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Book Review: One No One and One Hundred Thousand


Book Review One No One and One Hundred Thousand By Nicholas Albrecht Reviewed by George Slade Read, or seen, any good ghost stories recently? How about wraiths? When did you last see a wraith, a shape-shifter, or a succubus? Out by the Salton Sea, I hear, they proliferate. Poltergeists and various apparitions are out there too. Maybe they’re just mirages. But can you photograph a mirage?

One No One and One Hundred Thousand.
By Nicholas Albrecht. Schilt Publishing, 2014.
 
One No One and One Hundred Thousand
Reviewed by George Slade

One No One and One Hundred Thousand
Photographs by Nicholas Albrecht
Schilt Publishing, 2014. 96 pp., illustrated throughout, 7½x9½".


Read, or seen, any good ghost stories recently? How about wraiths? When did you last see a wraith, a shape-shifter, or a succubus? Out by the Salton Sea, I hear, they proliferate. Poltergeists and various apparitions are out there too. Maybe they’re just mirages. But can you photograph a mirage?

Nicholas Albrecht has summoned the power to record these evanescent, magical entities. Take in the portraits on pages 29, 32/35 (both depicting the same man), 39, 47, 60, and 82; tell me those aren’t manifestations of spirits. In the case of this book, with its enigmatic title and drifting visual sequence, I am grateful for the writing that accompanies the photographic sequence. Attributed to John Marlovitz (who may be a chimera, since he doesn’t appear on the copyright page and is elusive on Google), it’s a short story set in that increasingly desertified region, the Salton Sea. The story’s characters and settings amplify and echo those in the photographs.

One No One and One Hundred ThousandBy Nicholas Albrecht. Schilt Publishing, 2014.

The landscape is immediately captured in both the first photograph and Marlovitz’ first sentence on the next page. A fire-scarred chunk of tree crosses the foreground, while a dense scrim of saplings almost obscures a modest, relatively modern building set up on a rising hill. The text:

He saw a house with nothing else around it for miles. It was a normal looking house, but it was being swallowed up by the landscape. A landscape that was made larger, and eerier, because of its total monotony. It was as if the house was shrinking, receding from him, yet he was being pulled toward it. As the space grew around the house it sucked him in.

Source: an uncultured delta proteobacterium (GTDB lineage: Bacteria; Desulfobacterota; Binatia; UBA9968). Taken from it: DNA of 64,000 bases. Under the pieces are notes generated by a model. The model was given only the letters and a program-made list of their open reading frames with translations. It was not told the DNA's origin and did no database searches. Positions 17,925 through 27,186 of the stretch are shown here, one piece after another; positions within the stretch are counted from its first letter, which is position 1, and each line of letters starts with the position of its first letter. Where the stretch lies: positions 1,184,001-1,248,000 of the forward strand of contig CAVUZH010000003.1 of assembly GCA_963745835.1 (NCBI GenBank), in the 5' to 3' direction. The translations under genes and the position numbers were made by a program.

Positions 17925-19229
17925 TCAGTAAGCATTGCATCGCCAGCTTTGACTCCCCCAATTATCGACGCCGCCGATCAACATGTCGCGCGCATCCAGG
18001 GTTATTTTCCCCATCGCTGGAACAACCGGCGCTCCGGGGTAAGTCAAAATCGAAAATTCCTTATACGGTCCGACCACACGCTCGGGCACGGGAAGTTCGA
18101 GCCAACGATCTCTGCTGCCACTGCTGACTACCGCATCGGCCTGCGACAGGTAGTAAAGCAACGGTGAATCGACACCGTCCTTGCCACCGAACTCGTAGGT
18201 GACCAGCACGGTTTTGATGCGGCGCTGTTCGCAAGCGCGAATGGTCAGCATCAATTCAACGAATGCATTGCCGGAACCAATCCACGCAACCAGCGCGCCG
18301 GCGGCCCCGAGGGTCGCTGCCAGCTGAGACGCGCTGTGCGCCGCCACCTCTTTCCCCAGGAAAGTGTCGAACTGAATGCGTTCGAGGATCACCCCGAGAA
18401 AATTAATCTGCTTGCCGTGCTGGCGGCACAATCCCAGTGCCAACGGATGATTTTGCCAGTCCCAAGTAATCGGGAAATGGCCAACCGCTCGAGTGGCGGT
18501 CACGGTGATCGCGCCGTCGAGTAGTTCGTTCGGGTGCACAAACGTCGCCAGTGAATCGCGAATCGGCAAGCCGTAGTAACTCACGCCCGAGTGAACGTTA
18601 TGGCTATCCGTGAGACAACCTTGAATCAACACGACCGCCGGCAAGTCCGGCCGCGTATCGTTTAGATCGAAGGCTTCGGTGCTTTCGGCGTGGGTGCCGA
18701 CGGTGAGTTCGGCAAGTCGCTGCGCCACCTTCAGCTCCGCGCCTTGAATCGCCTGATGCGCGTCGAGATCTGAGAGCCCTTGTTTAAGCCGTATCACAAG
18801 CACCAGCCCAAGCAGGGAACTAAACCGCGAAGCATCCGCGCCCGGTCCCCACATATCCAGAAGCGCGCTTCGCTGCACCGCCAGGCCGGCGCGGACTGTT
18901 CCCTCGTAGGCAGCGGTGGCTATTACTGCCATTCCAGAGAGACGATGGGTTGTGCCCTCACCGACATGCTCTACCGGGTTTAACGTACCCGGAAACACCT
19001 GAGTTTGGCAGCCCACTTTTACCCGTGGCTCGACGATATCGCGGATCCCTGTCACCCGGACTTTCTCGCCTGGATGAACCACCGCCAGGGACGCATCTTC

Yes, exactly. The text references dead dogs by the highway, people who “communicated through cigarettes,” and a beauty pageant in which the contestants seem to be fading into dust. All of these appear in the photographs, though neither text nor photographs seem to dominate; they each evoke mystery in their own terms.

One No One and One Hundred ThousandBy Nicholas Albrecht. Schilt Publishing, 2014.
One No One and One Hundred ThousandBy Nicholas Albrecht. Schilt Publishing, 2014.

Can you trust the Angels — yes, capital A — that lead you “further off the road”? When they say, “You know what we would do to you in different circumstances?” see if your spine tingles like mine did. Suddenly, all bets are off; what you think you know might be leading you astray. For instance, the first picture following the text is a not-unfamiliar, long-shot portrait of a youngish girl standing in what might be near-dusk desert light. Okay, so? Check out the trench at her feet — a shallow grave. Everything changes when filtered through the supernatural.

One No One and One Hundred ThousandBy Nicholas Albrecht. Schilt Publishing, 2014.

What can you trust here? Viewer discretion is advised. For photography to operate, there must be something material in front of the lens, although increasingly what was in front of the lens transforms in darkened back rooms, courtesy of spells, incantations, and other forms of software. Experiencing this book means deciding how much disbelief you care to suspend, how much you value appearances. But if you decide to abandon the search for the familiar, you may ultimately see more than you imagined. Albrecht’s photography sidesteps its first-degree signification duties.

One No One and One Hundred ThousandBy Nicholas Albrecht. Schilt Publishing, 2014.

Oh, and those flies on the cover, and page 41? Don’t bother to shoo them away. They’re not really there. Are they?—GEORGE SLADE

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GEORGE SLADE, a longtime contributor to photo-eye, is a photography writer, curator, historian and consultant. He can be found online at http://rephotographica-slade.blogspot.com/


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